Recycling ceramic industry wastes in sound absorbing materials

C. Arenas, L.F. Vilches, C. Leiva*, B. Alonso-Fariñas, M. Rodríguez-Galán

University of Seville, Higher Technical School of Engineering, Department of Chemical and Environmental Engineering (Seville, Spain)




The scope of this investigation is to develop a material mainly composed (80% w/w) of ceramic wastes that can be applied in the manufacture of road traffic noise reducing devices. The characterization of the product has been carried out attending to its acoustic, physical and mechanical properties, by measuring the sound absorption coefficient at normal incidence, the open void ratio, density and compressive strength. Since the sound absorbing behavior of a porous material is related to the size of the pores and the thickness of the specimen tested, the influence of the particle grain size of the ceramic waste and the thickness of the samples tested on the properties of the final product has been analyzed. The results obtained have been compared to a porous concrete made of crushed granite aggregate as a reference commercial material traditionally used in similar applications. Compositions with coarse particles showed greater sound absorption properties than compositions made with finer particles, besides presenting better sound absorption behavior than the reference porous concrete. Therefore, a ceramic waste-based porous concrete can be potentially recycled in the highway noise barriers field.



Reciclado de residuos cerámicos en materiales absorbentes acústicos. El objetivo de este trabajo es desarrollar un material absorbente acústico compuesto fundamentalmente por residuos cerámicos (80% p) que se pueda utilizar en la fabricación de dispositivos reductores de ruido de carretera. La caracterización del producto se ha llevado a cabo atendiendo a sus propiedades acústicas, físicas y mecánicas, determinando el coeficiente de absorción acústica a incidencia normal, porosidad abierta, densidad y resistencia a compresión. La absorción acústica de un material poroso está fuertemente determinada por el tamaño de poro y por la longitud dela probeta sometida a ensayo. De este modo, se ha analizado la influencia del tamaño de partícula del residuo cerámico y del espesor de las muestras estudiadas en las propiedades del producto final. Los resultados obtenidos se han comparado con los obtenidos para un hormigón poroso elaborado con árido grueso, que se ha tomado como producto de referencia tradicionalmente empleado en este tipo de aplicaciones. Las composiciones elaboradas con el residuo de mayor tamaño de partícula han mostrado mayor absorción acústica, incluso mayor que las del hormigón poroso comercial. Por tanto, un hormigón poroso elaborado con residuos cerámicos puede ser potencialmente empleado como material en la fabricación de barreras acústicas de carretera.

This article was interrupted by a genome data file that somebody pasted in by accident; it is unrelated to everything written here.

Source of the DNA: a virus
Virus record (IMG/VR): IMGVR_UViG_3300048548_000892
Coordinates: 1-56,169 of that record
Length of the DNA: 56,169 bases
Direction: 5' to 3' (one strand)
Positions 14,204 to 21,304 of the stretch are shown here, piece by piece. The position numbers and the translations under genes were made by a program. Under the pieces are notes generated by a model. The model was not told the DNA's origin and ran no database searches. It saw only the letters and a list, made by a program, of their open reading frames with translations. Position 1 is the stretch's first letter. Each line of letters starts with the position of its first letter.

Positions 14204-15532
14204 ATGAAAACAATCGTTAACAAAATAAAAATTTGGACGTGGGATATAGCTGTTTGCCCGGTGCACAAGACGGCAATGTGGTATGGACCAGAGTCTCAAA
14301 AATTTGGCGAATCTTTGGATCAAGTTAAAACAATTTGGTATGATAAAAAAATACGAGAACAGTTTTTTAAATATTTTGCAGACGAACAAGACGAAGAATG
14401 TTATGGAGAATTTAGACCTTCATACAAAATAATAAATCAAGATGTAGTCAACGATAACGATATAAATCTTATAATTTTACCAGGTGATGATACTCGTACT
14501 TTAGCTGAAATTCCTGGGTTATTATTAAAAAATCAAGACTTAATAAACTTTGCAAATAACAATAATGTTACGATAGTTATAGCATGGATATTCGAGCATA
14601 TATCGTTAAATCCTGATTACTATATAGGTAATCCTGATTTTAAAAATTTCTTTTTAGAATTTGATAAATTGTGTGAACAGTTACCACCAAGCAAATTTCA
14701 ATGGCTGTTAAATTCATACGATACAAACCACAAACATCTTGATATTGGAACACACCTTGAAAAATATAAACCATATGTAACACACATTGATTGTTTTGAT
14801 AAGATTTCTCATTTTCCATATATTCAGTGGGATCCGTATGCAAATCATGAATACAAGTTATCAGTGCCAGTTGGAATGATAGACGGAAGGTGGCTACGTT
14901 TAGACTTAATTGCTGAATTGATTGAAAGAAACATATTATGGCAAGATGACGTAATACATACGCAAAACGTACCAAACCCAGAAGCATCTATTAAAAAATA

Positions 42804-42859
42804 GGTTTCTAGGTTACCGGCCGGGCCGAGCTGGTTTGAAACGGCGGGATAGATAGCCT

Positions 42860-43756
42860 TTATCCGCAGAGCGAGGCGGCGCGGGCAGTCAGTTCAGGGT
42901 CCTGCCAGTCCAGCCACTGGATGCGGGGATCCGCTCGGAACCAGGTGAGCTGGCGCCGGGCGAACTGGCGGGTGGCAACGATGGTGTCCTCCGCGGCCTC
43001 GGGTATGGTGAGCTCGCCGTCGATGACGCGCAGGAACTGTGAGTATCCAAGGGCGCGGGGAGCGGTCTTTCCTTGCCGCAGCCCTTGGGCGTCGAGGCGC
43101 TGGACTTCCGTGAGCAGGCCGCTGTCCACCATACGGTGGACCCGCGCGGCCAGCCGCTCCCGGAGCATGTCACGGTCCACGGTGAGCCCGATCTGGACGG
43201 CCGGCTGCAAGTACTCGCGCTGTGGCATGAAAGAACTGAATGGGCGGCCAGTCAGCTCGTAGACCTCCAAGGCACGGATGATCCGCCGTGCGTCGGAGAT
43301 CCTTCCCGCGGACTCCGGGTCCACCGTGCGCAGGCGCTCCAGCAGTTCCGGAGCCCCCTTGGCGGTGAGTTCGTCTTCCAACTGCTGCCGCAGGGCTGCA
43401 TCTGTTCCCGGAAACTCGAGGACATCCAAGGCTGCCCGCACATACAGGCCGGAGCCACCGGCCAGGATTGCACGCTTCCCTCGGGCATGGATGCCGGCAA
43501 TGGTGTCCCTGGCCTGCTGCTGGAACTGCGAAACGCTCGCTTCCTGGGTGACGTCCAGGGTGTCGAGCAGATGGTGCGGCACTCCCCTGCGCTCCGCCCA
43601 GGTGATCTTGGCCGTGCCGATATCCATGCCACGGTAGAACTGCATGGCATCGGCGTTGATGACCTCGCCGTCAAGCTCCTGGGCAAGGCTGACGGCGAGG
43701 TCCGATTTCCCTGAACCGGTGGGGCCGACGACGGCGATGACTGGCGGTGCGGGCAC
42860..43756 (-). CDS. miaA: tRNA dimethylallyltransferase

Received 23 November 2015; Accepted 24 May 2016; Available on line 27 October 2016

Citation/Citar como: Arenas, C.; Vilches, L.F.; Leiva, C.; Alonso-Fariñas, B.; Rodríguez-Galán, M. (2016) Recycling ceramic industry wastes in sound absorbing materials. Mater. Construcc. 66 [324], e106.

KEYWORDS: Concrete; Bricks; Waste treatment; Aggregate; Particle size distribution

PALABRAS CLAVE: Hormigón; Ladrillos; Tratamiento de residuos; Árido; Distribución de tamaño de partículas